Are you traveling to see the Golden Gate Bridge? Anyone planning to visit the iconic San Francisco landmark should also take the time to explore The Presidio of San Francisco, a National Park that is directly alongside the bridge.

The park measures some 1,480 acres and is located on the site of a former U.S. Army military fort which traces its founding to 1776, when New Spain established a military installation there. Congress established the site as a national park in 1994, and responsibility for its management was transferred to the Presidio Trust in 1996. Since 2005, the Presidio has been financially self-sufficient, and it is no longer a recipient of federal funding.

5 reasons to visit The Presidio of San Francisco

Visitors to the Presidio can enjoy a full suite of activities, and these are the top reasons why wheelchair users should visit this national park in San Francisco.

The Presidio is filled with history museums and historical sites.

The Presidio is home to several museums of enormous interest and value, my favorite of which is the Presidio Officers’ Club, a history and culture museum that is free to visit.

The Officers’ Club features a number of permanent and special exhibitions focused on the indigenous populations that came before European settlers, the development of the Presidio as a military fort, the Presidio’s role in the United States armed forces, and the site’s transition to national park status. The exhibits were easy to navigate in my wheelchair and I had a great time learning about the Presidio’s history.

Surprisingly, the most popular museum within the park has nothing to do with the former military base. That designation belongs to The Walt Disney Family Museum, which is located on the park’s Main Post and right next to The Lodge at the Presidio.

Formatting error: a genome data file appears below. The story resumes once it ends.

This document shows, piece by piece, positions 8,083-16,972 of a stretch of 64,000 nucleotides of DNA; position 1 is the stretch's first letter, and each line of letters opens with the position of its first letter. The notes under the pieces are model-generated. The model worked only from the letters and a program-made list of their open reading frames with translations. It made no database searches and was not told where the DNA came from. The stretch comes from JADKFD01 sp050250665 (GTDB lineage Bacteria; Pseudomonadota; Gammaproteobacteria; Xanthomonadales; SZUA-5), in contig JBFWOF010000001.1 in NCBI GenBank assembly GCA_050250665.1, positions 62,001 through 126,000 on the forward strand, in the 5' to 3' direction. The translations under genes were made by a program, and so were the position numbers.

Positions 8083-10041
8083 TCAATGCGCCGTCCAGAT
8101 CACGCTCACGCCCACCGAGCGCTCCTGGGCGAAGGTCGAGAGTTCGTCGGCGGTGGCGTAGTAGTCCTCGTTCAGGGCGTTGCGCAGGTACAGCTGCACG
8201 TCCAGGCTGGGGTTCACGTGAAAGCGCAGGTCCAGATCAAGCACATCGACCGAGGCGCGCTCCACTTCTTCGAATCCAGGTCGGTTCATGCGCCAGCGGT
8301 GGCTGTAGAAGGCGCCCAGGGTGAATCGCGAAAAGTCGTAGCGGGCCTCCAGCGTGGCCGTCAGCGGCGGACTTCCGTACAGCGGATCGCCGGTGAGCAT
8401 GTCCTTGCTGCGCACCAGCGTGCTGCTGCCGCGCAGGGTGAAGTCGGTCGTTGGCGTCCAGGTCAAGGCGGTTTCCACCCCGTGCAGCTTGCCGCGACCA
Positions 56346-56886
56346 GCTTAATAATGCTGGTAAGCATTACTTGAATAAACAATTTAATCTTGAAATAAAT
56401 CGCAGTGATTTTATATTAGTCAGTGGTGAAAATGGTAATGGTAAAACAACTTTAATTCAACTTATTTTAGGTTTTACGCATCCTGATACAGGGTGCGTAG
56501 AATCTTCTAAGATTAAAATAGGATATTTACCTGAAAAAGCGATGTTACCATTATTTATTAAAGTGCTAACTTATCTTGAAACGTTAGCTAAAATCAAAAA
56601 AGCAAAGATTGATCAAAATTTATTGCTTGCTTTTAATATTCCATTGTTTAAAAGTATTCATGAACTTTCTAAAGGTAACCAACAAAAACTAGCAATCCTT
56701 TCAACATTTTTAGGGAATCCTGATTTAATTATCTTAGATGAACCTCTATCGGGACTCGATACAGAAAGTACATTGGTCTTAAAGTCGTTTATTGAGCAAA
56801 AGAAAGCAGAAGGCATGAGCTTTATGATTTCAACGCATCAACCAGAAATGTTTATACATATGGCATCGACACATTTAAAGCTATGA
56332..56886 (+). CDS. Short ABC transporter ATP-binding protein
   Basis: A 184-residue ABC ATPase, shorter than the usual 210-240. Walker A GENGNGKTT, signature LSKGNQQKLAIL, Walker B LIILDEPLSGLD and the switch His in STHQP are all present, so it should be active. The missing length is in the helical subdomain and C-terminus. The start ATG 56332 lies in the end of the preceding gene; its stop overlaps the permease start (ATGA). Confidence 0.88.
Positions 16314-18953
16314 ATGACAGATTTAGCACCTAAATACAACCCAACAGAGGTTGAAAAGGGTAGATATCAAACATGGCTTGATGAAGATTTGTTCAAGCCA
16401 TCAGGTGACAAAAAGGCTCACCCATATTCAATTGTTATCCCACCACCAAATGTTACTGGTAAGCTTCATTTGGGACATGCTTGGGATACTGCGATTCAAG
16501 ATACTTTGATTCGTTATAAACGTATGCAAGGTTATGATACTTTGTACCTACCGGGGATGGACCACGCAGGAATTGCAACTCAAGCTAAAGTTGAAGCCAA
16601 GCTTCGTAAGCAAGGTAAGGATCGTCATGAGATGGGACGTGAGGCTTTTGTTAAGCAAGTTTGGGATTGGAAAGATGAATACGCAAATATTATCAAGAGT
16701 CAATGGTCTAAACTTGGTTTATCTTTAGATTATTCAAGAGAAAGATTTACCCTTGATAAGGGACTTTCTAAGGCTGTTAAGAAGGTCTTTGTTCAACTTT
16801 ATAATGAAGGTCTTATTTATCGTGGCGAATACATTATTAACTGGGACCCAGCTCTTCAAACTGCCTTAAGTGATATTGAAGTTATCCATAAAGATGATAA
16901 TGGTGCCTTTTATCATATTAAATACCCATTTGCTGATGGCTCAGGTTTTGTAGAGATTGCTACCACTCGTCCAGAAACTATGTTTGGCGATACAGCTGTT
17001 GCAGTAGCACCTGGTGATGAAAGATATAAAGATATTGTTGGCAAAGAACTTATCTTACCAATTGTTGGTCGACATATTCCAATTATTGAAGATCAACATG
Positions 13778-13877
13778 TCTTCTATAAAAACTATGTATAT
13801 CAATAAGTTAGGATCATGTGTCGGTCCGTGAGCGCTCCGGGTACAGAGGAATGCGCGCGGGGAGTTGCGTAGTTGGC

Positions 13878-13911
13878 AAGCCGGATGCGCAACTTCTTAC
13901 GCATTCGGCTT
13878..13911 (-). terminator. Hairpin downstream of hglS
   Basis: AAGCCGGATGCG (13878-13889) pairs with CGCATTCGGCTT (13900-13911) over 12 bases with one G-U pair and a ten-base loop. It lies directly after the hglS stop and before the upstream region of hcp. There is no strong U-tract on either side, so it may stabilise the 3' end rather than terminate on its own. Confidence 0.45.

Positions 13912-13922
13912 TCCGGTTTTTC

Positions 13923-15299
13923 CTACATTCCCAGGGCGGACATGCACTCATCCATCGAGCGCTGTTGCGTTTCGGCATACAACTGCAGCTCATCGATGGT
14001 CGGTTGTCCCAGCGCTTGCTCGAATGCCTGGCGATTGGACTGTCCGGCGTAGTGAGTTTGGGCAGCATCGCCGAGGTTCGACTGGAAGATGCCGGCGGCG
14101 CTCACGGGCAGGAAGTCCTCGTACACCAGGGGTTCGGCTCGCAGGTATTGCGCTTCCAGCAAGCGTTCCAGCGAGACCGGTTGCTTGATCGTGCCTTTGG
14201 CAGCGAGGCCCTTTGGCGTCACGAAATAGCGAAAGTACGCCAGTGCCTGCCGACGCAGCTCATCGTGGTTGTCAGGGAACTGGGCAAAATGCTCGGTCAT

The Walt Disney Family Museum is attractive to travelers of all ages and shares the story of Walt’s life, displays many of his earliest drawings and tracks the development of his entertainment and theme park empire. The museum and exhibits are wheelchair accessible and there are many hands-on experiences, including a drawing station where visitors can learn to draw Mickey Mouse just as Walt Disney did.

There are a number of other museums, monuments and historic sites within the park, which you can learn about on the Presidio website.

Wheelchair accessible nature trails run throughout the park.

1,480 acres is a lot of space, and the park is filled with nature trails and pathways that run along the coastline and through wooded areas.

While not all of the trails are wheelchair-friendly, many are. A variety of pavements exist, from typical concrete and asphalt sidewalks to hard-packed sand or gravel. To access a full list and maps of the trails at the Presidio, click here. Exploring the outdoors and taking in the beautiful sights and sounds at the Presidio is a fantastic experience that you won’t want to miss.

The Presidio is home to North America’s largest collection of Andy Goldsworthy’s public art installations.